Nov. 8: Races Dear to Conservatives

By far, the most-watched voting anywhere was in Ohio, where Republican Gov. John Kasich’s reform package—which included proposals to require public employees to pay at least 15% of their healthcare premiums and banned collective bargaining among state employees—went down by a margin of 63% to 37%.

The two races for governor held last night were a wash.  In Mississippi, Republican Lieutenant Gov. Phil Bryant rolled up a margin of 59% to 41% of the vote over Democrat Johnny DuPree, Hattiesburg mayor and an African American.  But in Kentucky, Democratic Gov. Steve Beshear romped to an easy re-election against Republican State Senate President David Williams. 

Bryant, who will succeed fellow GOPer and lameduck Gov.  Haley Barbour, got a bonus last night as Magnolia State Republicans won the state House of Representatives for the first time since Reconstruction.  

In Virginia, Republican Gov. Bob McDonnell had a good evening, as the GOP increased its majority in the state House of Delegates by six seats, and won two additional seats in the state senate.  With the senate likely to come out to each major party having 20 seats each, Republican Lieutenant Gov. Bill Bolling will cast the tie-breaking vote for GOP rule.

It was not such a good evening for New Jersey’s Gov. Chris Christie.  Fellow Republicans had hoped his in-your-face charisma could translate into GOP majorities in the state Assembly and Senate.  But it appeared last night that most incumbents were re-elected and Democrats will retain their majorities in both legislative houses.

Arizona: Pearce Down

As much as the national press hailed the recall of Republican State Sen. Russell Pearce as a sign voters were tired of the tough anti-illegal immigration law he had written, the good government group Public Campaign Action Fund (PCAF) claimed other reasons for the ouster of the Mesa lawmaker.  PCAF ran the largest independent expenditure in the recall, and while the immigrant law “may have made him into a controversial figure, it was his love of campaign cash, special interest perks and opposition to Clean Elections that led voters to kick him out of the Senate,” according to David Donnelly, head of PCAF’s Campaign Money Watch project.  Pearce was recalled in favor of a charter school principal and a fellow Republican with an easily recognizable name: Jerry Lewis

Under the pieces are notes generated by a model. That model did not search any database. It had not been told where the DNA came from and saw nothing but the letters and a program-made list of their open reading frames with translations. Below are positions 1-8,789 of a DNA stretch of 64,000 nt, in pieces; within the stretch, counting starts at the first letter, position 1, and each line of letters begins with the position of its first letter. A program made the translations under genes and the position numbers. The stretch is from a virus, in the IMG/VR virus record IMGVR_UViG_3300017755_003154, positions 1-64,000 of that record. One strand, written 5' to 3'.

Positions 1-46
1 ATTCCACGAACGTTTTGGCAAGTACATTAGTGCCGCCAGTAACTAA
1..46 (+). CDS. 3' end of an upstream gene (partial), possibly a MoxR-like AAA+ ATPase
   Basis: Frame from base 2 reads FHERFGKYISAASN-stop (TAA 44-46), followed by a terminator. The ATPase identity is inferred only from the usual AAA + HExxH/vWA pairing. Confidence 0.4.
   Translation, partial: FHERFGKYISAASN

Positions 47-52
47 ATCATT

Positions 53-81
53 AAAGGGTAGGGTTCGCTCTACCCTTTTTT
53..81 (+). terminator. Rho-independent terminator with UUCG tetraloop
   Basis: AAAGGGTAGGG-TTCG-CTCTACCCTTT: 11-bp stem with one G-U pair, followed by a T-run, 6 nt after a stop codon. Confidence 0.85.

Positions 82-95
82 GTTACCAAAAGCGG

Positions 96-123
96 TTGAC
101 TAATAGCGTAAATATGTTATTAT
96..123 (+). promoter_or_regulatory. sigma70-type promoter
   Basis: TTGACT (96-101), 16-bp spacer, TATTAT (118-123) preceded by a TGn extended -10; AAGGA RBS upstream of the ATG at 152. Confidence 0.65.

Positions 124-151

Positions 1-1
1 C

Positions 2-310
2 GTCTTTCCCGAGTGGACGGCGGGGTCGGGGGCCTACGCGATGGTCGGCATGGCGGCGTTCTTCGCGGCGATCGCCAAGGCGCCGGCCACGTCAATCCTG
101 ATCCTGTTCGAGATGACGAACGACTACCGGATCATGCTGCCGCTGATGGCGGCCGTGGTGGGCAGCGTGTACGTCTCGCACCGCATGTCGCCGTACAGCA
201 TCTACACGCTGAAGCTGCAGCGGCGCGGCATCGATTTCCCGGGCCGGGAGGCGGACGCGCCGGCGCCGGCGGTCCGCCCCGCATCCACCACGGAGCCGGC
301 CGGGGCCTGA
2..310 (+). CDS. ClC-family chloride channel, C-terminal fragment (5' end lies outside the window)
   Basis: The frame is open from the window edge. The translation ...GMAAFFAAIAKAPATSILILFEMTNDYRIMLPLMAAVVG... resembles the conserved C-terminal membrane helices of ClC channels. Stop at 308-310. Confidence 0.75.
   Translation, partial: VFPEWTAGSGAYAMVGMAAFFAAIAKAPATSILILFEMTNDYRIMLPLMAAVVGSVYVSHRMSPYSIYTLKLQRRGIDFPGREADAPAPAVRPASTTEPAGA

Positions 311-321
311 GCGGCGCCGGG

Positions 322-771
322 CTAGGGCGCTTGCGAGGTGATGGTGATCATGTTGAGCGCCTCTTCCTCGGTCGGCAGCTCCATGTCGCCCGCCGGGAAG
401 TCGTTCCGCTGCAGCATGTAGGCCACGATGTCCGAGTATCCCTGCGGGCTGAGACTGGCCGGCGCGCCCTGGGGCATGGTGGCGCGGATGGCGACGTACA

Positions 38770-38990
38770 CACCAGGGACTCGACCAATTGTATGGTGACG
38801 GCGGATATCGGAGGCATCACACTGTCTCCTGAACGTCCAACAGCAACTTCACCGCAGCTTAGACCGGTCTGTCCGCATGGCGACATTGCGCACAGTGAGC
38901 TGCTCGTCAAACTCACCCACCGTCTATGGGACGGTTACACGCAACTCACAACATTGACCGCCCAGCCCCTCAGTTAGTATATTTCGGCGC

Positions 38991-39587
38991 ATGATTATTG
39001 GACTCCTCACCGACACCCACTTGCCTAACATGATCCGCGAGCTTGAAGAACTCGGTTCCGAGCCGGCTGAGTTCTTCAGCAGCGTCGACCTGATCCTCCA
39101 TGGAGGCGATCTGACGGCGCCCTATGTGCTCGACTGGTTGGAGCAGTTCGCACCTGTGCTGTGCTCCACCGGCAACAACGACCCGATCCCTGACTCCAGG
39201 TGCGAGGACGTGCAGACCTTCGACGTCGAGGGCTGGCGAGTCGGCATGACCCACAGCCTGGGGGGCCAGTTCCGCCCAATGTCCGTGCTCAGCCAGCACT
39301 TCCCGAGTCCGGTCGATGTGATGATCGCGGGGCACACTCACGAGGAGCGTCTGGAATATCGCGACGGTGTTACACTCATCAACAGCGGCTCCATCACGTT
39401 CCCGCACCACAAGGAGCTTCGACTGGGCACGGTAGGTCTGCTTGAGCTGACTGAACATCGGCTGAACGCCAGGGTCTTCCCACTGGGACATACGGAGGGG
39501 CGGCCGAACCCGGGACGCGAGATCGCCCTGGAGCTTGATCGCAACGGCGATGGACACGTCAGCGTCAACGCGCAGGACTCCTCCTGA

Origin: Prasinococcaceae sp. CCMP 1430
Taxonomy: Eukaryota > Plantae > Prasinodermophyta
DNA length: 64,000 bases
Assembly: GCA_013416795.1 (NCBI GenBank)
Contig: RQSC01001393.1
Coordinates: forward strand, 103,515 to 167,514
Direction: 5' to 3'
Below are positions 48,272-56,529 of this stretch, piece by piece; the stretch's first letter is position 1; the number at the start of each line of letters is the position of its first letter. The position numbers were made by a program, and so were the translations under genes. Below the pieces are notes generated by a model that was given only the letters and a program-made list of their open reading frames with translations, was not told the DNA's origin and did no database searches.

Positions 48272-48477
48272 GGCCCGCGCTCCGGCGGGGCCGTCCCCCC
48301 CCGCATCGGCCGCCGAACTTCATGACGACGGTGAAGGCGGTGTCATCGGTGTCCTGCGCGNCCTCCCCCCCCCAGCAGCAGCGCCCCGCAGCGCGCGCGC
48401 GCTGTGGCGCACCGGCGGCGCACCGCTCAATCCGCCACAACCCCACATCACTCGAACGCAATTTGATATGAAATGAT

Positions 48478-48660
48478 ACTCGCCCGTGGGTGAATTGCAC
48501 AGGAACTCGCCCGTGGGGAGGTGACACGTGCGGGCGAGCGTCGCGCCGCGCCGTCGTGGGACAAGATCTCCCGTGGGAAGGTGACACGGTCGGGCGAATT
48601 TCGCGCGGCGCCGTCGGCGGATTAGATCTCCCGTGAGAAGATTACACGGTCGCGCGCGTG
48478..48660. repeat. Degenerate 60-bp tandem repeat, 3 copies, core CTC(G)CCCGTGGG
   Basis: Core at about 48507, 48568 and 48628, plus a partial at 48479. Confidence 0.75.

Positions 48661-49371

Connecticut: Convert Punished
Waterbury’s Mayor Michael Jajura had been all over the board politically.  Initially elected mayor as a Democrat in ’01 and re-elected in ’03, he lost renomination in ’05 but was re-elected  in the fall as a write-in candidate.  Jajura, who is pro-life and opposed same sex marriage, won two more terms as a Democrat.  But earlier this year, the maverick mayor, who endorsed Sen. Joe Lieberman’s last re-election bid as an independent and has most recently addressed tea party events, became a Republican.  Last night, he was finally unseated, losing to Democrat and former Police Chief Neil O’Leary.
Kentucky: No Joke
While Democrats won five of six statewide offices, Republicans had one bright spot with the victory of State Rep. James Comer for state agriculture commissioner.  Comer defeated Democrat Bob Farmer, who had won his party’s primary in part because many voters confused him with outgoing Commissioner Richie Farmer. Bob Farmer is a comedian who had apparently told many jokes about Eastern Kentucky. Comer is already considered his party’s sure nominee for governor in 2015, when Beshear will be termed out.
Michigan: The Lone Recall
The Michigan Education Association and other appendages of Big Labor had sought to recall Gov. Rick Scott and several Republican lawmakers for tough budget-cutting measures that became law earlier this year.  All of the recall movements failed except one—that against State Rep. Paul Scott of Genesee County, a staunch conservative and the lone black Republican in the legislature.  Late last night, by a margin of about 232 votes, the recall succeeded and thus Scott became the first state legislator to be recalled since 1983.  The conservative lawmaker has yet to say whether he will run again in 2012.
Pennsylvania: The Race That Really Counted in Philly
Almost incredibly, political reporters and operatives in Philadelphia paid less attention to Democratic Mayor Michael Nutter’s re-election and races for the fifteen City Council seats than they did to the contest for the Republican slot as city commissioner.  The obscure office, in which each party nominates two candidates that voters will choose from for three slots as commissioner, drew attention because of the candidacy of Al Schmidt. A fierce critic of the regular Republican organization of City Chairman Vito Canuso and party counsel Michael Meehan, Schmidt won the Republican slot by outpolling four-term Commissioner and party regular Joe Duda.  Among conservative GOPers who openly backed Schmidt were Sen. Pat Toomey (R.-Penn.) and former gubernatorial candidate Sam Rohrer, who may run for the Senate next year. Schmidt vowed strict enforcement of election laws and conservatives felt he would be more reliable enforcing a voter ID law that has already passed the state House and is likely to soon pass the Senate.